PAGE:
Juneteenth, a holiday commemorating the day in 1865 that the last enslaved African Americans were told they were free, has gotten increased attention amid the protests of police violence against Black Americans. Chicago is recognizing the holiday, June 19, with events throughout the city. One highlight is the #LetUsBreathe Collective’s annual Juneteenth celebration, which features free food and music performances, at their Back of the Yards location. Or artists Seed Lynn and Sadie Woods’ exploration of liberatory practices through music and art via Facebook Live. The art world is honoring the Juneteenth holiday with plenty of efforts online, many raising funds to support Black-led organizations.
The Rebuild Foundation is partnering with Experimental Sound Studios for a virtual concert, with proceeds going to support the Tamir Rice Afrocentric Cultural Center in Cleveland, Ohio. ESS has hosted Quarantine Concerts, an online series that supports artists creatively and financially, since shortly after Chicago’s stay-at-home order went into effect. The Juneteenth concert will feature performances by Krista Franklin, Meagan McNeal, YAW, avery r. young and Duane Powell.
Rice’s mother, Samaria Rice, wants the Tamir Rice Afrocentric Cultural Center to be “a safe space for children where they can learn about their African descent through participation in the visual arts, music and dance.”
Tamir was killed in 2014 at the age of twelve, when he was shot by officer-in-training Timothy Loehmann near a gazebo where Rice was playing. Samaria Rice gave the gazebo in 2016 to the Rebuild Foundation, where it has been reconstructed in a reflection garden on the Stony Island Arts Bank lawn. Honoring Tamir on this Juneteenth is particularly meaningful, as he would have turned eighteen just a few days later, on June 25.
The fundraising platform Chicago Art for Black Futures is recognizing the holiday with a Juneteenth capsule organized by Adia Sykes. The effort is selling art and ephemera by local artists, including Edra Soto and Anna Martine Whitehead, to raise money for Assata’s Daughters, a Black-led organization that provides youth with education, mentoring and leadership development. A similar fundraising effort, by & for, will offer an art auction on Instagram this weekend, with proceeds going to Brave Space Alliance, BlackTransFutures and the Trans Justice Funding Project.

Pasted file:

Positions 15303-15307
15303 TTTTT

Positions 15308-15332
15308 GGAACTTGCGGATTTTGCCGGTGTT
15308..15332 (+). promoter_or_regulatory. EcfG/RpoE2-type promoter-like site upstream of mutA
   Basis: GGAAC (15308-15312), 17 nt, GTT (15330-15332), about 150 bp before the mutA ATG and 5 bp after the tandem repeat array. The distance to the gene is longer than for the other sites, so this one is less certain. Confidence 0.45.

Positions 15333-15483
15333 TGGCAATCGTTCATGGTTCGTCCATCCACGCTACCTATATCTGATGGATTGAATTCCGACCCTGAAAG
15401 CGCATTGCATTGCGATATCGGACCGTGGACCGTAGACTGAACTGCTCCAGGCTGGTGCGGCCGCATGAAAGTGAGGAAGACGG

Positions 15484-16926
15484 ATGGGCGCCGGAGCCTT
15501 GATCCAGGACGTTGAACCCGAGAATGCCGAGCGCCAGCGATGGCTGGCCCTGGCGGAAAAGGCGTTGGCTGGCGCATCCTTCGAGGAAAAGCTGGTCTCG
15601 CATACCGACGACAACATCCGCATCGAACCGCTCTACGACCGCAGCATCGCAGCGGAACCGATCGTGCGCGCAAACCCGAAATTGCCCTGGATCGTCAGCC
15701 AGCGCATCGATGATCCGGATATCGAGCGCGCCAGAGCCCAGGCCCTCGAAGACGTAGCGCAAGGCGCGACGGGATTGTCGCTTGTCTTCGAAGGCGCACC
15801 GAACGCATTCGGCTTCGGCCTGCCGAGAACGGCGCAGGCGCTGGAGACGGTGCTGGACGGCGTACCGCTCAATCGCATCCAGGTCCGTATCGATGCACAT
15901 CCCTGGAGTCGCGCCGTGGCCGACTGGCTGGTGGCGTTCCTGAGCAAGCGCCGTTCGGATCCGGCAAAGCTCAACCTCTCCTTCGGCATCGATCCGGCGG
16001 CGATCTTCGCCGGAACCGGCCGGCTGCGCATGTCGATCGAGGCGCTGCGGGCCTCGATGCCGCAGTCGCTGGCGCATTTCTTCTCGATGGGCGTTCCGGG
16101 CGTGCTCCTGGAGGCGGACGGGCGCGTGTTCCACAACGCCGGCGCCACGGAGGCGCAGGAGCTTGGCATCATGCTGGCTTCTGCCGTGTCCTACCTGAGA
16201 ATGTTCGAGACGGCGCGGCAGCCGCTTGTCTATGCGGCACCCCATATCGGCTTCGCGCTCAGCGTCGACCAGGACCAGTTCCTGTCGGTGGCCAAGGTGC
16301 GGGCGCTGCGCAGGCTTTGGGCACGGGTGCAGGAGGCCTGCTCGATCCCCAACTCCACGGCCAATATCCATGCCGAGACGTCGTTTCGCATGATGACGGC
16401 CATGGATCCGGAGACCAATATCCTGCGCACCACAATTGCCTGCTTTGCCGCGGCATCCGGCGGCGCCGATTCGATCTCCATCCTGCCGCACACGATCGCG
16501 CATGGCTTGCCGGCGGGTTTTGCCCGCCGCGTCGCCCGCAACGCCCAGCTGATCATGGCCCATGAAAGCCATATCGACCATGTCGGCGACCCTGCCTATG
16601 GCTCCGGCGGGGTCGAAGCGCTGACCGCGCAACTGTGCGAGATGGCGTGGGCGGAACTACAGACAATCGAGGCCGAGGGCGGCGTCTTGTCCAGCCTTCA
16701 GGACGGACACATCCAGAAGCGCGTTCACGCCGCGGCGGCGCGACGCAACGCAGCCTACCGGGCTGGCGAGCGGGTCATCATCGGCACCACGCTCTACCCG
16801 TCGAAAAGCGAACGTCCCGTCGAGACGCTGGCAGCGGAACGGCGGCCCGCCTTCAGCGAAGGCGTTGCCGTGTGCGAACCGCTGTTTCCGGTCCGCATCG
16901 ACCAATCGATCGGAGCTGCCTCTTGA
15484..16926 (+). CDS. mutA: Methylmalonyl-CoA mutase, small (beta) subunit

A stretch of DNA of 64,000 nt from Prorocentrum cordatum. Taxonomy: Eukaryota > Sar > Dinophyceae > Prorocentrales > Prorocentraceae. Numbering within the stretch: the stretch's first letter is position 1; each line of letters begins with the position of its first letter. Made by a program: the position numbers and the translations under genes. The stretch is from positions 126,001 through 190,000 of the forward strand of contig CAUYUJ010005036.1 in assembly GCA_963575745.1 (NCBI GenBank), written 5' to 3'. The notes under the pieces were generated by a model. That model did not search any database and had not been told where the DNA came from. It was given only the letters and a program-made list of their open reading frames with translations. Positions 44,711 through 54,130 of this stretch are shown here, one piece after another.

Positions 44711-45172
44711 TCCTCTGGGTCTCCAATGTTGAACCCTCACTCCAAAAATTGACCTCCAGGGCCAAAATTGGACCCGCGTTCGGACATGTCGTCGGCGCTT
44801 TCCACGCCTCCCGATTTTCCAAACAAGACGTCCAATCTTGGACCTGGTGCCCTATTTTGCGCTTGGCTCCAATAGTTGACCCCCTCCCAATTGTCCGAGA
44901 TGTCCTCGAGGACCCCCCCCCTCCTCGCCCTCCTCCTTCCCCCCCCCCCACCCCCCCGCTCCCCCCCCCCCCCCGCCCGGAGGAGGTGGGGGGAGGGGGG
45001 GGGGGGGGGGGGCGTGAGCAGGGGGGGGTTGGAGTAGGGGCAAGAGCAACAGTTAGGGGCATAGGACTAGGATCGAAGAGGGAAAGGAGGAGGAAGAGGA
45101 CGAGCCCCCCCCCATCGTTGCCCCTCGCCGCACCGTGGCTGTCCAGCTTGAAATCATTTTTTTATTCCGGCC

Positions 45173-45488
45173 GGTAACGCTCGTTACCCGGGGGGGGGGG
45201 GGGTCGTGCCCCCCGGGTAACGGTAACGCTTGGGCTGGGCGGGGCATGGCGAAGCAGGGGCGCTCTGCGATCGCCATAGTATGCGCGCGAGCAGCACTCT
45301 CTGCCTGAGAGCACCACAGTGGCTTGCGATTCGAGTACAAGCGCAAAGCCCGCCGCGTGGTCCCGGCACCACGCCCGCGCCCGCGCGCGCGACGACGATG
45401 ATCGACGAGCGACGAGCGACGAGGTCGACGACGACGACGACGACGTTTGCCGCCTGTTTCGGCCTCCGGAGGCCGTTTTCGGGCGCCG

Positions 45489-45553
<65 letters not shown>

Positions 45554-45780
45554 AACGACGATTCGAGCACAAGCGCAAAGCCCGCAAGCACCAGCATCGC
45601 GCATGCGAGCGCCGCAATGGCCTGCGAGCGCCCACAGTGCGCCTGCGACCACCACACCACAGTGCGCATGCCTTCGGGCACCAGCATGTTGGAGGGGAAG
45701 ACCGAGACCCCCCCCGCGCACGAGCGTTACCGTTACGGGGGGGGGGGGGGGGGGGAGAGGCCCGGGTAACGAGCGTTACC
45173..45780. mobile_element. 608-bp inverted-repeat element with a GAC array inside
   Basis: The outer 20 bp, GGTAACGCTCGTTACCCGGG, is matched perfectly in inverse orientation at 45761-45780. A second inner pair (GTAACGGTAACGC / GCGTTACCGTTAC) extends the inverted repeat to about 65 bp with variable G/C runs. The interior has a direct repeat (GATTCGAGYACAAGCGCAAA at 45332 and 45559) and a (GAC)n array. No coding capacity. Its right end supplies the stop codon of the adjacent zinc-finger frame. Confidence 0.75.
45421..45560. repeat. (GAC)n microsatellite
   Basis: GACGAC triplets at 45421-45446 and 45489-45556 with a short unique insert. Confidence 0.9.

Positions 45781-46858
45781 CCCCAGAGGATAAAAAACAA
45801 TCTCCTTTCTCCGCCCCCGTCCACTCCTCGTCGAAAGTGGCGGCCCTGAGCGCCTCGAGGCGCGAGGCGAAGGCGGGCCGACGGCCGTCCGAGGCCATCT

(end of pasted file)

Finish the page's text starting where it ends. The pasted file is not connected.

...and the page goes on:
While Mayor Lori Lightfoot said this week that Chicago can’t afford to recognize Juneteenth as an official city holiday, that won’t stop residents from celebrating, as Americans have done for over a century. Even if ongoing protests, and the need for protests, demonstrate that progress in this country is anything but linear. That police brutality continues to disproportionately impact Black people makes it strikingly clear that this country still does not grant equal freedom or equal right to life to all its citizens. Nevertheless, it is heartening to see members of Chicago’s art community take action. It brings to mind something Assata’s Daughters namesake Assata Shakur believes: that we must love and support one another, and that it is our collective duty to fight for liberation. (Kerry Cardoza)